Goodtimes:Rosemerry Releases a New CD of Poetry | Up Bear Creek
by Art Goodtimes
Jul 02, 2007 | 638 views | 0 0 comments | 6 6 recommendations | email to a friend | print
SUITCASE OF YESES … The County’s Poet Laureate, Rosemerry Wahtola Trommer, has a great new collection of poetry and songs available locally, produced in cooperation with the Telluride Council for the Arts & Humanities.

It’s a great collection. Mixing her own original poems with songs from many different traditions, she’s brought us the best of both worlds – a capella renditions of folk songs from around the world and her own piercingly clever and poignant lyrics. I found myself listening to the CD over and over again – something I rarely do with audio poetry collections. After all, you hear a poem once, and there’s no need to listen to it again? Wrong! Rosemerry’s work reverberates, and what you once thought you understood one way comes across on second and third listening as something more than your first realized … “Weed Control” is a great little piece about jealousy, but it’s also about weeding, and about love. “Declaration” takes off from the famous American document “I hold these truths to be self-evident,” but gives us many puzzling spin-offs of the completion of that famous phrase, including “that stars hum in eight scales” and “that I owe no allegiance to truth.” … Rosemerry has a dazzling voice, and she uses it quite well, both in the songs, which sparkle with vivacious colorations, and in the poems, where her timing and inflection add innuendo and humor to the mix, as in “Confessions of a Stay At Home Mom” in which she professes a crush on Dr. Seuss in a piece by turns coquettishly suggestive and world weary wise. “The Weightless Joy of Ash” is a marvelous poem that requires close listening, several times, to appreciate its depth and insight: “Ecstasy has many voices: the wild lick of flame, warm embered orange, even gray weightless ash, dancing wantonly in whatever wind it finds … we must study silence, empty air where once leapt sizzle, crack and spark.” … Of course, no Trommer collection exists without love poems, her trademark form. From “Appellation”: “Sometimes you slip through words like a silk robe through fingers … I taste each like a musk strawberry, rare and fragrant, hidden in long rows.” From “Love Poem in a Time of Drought”: “To marry the orchards of your words with my thirst, your voice the white juice of tree-ripened pears.” From “Doppelganger”: “These hands that make attentive love with every surface they touch and these legs that have not stopped dancing.” … And then there are the particular lines that worm their way deep into the soul, each time you hear them: “On the edge of sorrow and resonance, where we are more breath than limbs” and “We cannot help but shine … Look, even our dumps glitter” and “The desert knows silence better than song.” … Highly recommend.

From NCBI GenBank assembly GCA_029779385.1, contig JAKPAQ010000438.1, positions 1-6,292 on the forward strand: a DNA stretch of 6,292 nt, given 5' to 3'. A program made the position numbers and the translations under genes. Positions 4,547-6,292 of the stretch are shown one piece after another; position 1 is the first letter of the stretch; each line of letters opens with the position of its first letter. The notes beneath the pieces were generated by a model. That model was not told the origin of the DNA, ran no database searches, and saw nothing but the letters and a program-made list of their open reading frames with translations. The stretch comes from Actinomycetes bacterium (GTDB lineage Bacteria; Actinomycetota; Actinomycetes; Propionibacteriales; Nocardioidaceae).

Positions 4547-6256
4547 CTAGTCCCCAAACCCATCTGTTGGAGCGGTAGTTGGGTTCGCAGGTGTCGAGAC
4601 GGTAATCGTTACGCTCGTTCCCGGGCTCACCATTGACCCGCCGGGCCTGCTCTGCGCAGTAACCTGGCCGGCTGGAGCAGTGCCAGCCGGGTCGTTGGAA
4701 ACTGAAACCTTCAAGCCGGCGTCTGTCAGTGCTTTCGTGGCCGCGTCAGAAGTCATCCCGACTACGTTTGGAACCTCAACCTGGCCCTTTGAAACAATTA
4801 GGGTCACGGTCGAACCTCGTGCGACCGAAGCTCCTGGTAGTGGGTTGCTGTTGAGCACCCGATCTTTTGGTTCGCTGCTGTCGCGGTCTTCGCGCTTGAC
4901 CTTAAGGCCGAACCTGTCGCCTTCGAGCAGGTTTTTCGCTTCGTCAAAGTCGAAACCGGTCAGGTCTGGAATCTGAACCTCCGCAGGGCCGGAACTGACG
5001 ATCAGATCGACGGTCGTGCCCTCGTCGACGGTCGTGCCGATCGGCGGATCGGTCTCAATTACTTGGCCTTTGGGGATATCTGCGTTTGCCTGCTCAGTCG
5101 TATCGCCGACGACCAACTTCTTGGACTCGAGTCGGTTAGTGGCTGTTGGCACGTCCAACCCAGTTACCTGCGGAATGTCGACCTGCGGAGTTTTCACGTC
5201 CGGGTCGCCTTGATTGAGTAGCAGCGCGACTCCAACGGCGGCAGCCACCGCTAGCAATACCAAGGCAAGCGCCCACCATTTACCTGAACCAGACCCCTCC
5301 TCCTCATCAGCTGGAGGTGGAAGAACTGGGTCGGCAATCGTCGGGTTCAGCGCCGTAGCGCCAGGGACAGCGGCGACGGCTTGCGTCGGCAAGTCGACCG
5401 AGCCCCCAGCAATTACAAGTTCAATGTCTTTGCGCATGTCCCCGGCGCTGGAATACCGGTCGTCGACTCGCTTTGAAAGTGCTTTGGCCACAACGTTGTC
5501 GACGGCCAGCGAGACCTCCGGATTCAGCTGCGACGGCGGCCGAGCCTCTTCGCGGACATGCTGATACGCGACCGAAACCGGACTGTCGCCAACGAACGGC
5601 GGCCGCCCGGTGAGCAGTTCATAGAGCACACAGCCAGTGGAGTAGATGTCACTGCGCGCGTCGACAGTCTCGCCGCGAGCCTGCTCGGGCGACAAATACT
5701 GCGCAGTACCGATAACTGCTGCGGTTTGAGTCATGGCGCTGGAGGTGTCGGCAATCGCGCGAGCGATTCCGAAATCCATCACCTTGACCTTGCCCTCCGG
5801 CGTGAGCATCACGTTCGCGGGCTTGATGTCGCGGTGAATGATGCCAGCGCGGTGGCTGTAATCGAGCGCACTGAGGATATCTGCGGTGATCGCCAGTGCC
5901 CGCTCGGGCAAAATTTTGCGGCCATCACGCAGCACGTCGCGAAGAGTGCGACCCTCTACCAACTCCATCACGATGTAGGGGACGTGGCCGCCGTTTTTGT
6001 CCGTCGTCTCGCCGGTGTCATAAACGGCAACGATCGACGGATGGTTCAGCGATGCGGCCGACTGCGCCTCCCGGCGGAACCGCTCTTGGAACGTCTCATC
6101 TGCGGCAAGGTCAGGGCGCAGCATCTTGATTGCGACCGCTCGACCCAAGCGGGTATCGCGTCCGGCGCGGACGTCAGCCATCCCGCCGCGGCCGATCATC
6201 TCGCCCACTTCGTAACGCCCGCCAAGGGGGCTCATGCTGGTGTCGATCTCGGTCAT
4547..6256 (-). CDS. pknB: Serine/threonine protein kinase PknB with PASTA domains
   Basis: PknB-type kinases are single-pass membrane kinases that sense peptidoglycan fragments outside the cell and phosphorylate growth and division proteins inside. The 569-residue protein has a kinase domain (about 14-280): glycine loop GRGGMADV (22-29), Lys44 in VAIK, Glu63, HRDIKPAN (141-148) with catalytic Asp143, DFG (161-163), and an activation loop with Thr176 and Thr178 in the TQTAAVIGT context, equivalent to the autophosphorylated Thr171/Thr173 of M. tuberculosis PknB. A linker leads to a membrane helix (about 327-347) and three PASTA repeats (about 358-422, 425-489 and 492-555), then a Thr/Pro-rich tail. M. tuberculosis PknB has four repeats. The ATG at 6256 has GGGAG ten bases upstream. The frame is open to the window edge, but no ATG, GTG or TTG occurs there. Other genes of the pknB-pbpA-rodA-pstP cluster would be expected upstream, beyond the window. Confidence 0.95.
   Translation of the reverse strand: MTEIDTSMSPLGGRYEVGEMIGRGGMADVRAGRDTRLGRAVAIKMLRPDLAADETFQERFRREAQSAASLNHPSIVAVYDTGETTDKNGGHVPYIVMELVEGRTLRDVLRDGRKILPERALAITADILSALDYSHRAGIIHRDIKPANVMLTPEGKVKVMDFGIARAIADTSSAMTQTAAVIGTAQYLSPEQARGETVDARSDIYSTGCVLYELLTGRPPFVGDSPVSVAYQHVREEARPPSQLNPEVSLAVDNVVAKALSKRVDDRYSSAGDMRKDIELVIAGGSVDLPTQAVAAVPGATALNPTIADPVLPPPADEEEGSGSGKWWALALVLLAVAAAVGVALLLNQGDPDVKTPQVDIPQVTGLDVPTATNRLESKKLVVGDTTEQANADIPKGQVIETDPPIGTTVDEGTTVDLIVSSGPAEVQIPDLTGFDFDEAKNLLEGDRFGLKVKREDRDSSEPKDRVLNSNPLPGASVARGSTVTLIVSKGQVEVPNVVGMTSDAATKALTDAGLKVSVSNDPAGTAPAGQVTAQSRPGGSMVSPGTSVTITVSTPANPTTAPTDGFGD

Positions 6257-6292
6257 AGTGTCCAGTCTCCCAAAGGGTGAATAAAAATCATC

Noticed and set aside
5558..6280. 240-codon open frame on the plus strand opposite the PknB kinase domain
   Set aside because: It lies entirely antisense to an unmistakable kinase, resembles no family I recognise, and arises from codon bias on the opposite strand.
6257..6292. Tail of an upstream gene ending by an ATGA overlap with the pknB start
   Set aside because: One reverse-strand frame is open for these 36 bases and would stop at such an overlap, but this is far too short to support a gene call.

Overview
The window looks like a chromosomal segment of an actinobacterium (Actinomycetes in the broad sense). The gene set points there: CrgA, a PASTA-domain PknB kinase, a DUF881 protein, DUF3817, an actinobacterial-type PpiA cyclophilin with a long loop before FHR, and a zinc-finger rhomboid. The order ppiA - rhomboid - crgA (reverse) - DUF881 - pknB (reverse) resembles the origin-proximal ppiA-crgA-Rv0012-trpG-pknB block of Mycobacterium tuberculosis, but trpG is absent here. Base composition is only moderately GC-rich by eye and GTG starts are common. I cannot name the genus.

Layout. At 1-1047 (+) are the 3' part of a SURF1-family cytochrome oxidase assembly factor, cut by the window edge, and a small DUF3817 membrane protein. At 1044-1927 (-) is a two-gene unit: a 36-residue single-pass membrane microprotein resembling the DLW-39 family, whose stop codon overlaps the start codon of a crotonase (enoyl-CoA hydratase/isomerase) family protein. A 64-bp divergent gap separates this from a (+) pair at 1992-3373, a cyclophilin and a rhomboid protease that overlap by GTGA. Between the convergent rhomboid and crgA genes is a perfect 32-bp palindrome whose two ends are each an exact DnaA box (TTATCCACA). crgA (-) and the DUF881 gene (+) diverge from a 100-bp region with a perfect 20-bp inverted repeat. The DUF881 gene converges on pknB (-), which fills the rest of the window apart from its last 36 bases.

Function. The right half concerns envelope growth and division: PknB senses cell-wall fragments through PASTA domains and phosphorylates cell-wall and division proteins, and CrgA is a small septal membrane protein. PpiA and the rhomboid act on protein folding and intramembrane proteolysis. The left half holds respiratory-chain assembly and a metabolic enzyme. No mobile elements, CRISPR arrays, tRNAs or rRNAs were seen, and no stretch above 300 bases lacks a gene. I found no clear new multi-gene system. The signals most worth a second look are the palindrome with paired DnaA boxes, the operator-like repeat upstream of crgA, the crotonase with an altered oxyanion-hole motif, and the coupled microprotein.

ED LACHAPELLE … They held a memorial for Dolores LaChapelle’s former partner up in Alaska recently. Ed was a world-class snow and avalanche expert, who came to Mountainfilm a few years ago. Truly one of the pioneers of the field … I heard from son David that a waterfall started pouring off the glacier where they were holding his wake, and the water lasted about three hours, while folks sang and played music. Locals said that waterfalls there were rare occurrences, but then great spirit crossings are often marked by portentous events. And what event more fitting for Ed LaChapelle than a weeping glacier?